Kenneth Mungara (Kenya) - 2:07:36
Evans Ruto (Kenya) - 2:07:49
Yuki Kawauchi (Japan/Saitama Pref. Gov't) - 2:08:14
Ryo Yamamoto (Japan/SGH Group) - 2:08:44
Samuel Woldeamanuel (Ethiopia) - 2:08:45
Silah Limo (Kenya) - 2:09:14
Dominic Kangor Kimwetich (Kenya) - 2:09:36
Tewelde Estifanos Hidru (Eritrea) - 2:10:18
Jeffrey Eggleston (U.S.A.) - 2:10:52
Jeff Hunt (Australia) - 2:11:00
Shigeki Tsuji (Japan/Otsuka Seiyaku) - 2:13:41
Tomonori Sakamoto (Japan/Press Kogyo) - 2:13:49
Yoshinori Sugimoto (Japan/Aichi T&F Assoc.) - 2:14:11
Saeki Makino (Japan/Kawaguchi T&F Assoc.) - 2:17:59
Rowan Walker (Australia) - 2:18:01
Alphonce Felix Simbu (Tanzania) - debut - 1:02:21

Gold Coast Airport Marathon Women's Field
Makda Haji Harun (Ethiopia) - 2:26:46
Risa Takenaka (Japan/Shiseido) - 2:28:09
Keiko Nogami (Japan/Juhachi Ginko) - 2:28:19
Tsehay Desalegn Adhana (Ethiopia) - 2:31:25
Manami Kamitanida (Japan/Hitachi) - 2:31:34
Shoko Shimizu (Japan/Aichi Denki) - 2:32:43
Riona Ishimoto (Japan/Noritz) - 2:38:26
Kirsten Molloy (Australia) - 2:43:43
Victoria Beck (New Zealand) - 2:43:45
Fumiko Hashimoto (Japan/Shimamura) - debut - 1:12:20 half marathon

ASICS Half Marathon Men's Field
Takehiro Deki (Japan/Chugoku Denryoku) - 58:51 (20 km)
Liam Adams (Australia) 1:03:28
Benjamin Ashkettle (New Zealand) 1:03:45
Ben Moreau (U.K.) 1:03:59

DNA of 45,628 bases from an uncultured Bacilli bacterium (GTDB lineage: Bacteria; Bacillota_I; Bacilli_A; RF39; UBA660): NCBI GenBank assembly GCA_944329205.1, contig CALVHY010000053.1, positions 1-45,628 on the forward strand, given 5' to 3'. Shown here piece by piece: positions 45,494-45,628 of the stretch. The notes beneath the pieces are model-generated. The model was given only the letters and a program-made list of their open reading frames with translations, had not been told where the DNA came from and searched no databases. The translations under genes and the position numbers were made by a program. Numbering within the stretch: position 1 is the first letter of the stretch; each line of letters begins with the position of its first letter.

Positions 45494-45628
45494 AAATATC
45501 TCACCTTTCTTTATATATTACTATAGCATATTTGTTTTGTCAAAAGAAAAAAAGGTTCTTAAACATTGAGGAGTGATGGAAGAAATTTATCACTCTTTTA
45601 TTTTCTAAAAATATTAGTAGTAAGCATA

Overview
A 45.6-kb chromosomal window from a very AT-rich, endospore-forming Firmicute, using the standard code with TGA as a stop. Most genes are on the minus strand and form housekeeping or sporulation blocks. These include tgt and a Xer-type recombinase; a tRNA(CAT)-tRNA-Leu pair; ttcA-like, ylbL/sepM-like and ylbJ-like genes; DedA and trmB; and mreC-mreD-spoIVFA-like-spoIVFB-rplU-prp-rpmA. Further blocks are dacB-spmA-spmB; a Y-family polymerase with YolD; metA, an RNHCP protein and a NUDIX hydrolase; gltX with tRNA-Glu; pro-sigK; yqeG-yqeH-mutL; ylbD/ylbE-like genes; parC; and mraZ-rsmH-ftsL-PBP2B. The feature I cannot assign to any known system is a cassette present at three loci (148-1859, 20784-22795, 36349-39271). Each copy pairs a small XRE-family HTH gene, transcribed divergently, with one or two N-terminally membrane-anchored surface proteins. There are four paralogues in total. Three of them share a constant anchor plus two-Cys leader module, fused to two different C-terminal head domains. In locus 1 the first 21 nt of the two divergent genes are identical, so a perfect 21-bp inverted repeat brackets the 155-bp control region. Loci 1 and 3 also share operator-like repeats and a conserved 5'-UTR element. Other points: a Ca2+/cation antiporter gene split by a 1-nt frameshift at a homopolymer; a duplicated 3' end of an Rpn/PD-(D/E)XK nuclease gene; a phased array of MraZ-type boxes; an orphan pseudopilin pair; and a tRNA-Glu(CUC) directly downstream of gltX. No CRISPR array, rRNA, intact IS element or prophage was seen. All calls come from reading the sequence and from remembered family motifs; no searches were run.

Callan Moody (New Zealand) 1:05:13
Brad Milosevic (Australia) 1:05:33
Duer Yoa (Australia) 1:05:35
Alastair Stevenson (Australia) 1:05:46

ASICS Half Marathon Women's Field
Remi Nakazato (Japan) - 1:10:03
Eloise Wellings (Australia) - 1:10:41
Sara Hall (U.S.A.) - 1:10:50
Jessica Trengrove (Australia) - 1:11:07
Cassie Fien (Australia) - 1:11:45
Milly Clark (Australia) - 1:14:04
Sinead Diver (Australia) - 1:14:25
Yuka Koga (Japan) - 1:14:28
Lydia O'Donnell (New Zealand) - 1:14:40
Nicki McFadzien (New Zealand) - 1:15:13
Amelia Aslanides (Australia) - 1:16:13

Southern Cross University 10 km Men's Field
Harry Summers (Australia) - 28:13
Martin Dent (Australia) - 28:28
Malcolm Hicks (New Zealand) - 29:19
Jack Rayner (Australia) - 29:37
Jackson Elliott (Australia) - 29:42
Bradley Croker (Australia) - 29:48

Southern Cross University 10 km Women's Field
Bridey Delaney (Australia) - 33:52
Gemma Maini (Australia) - 33:50
Sarah Klein (Australia) - 34:21

text and photos (c) 2015 Brett Larner
all rights reserved

Comments

Most-Read This Week

Toyo University Leads Defending Champ Aoyama Gakuin on Hakone Ekiden Day One

The team that brought Japan's greatest race into the modern era with its historic 2012 sub-3 min/km win, Toyo University came out swinging to win Day One of the 2018 Hakone Ekiden.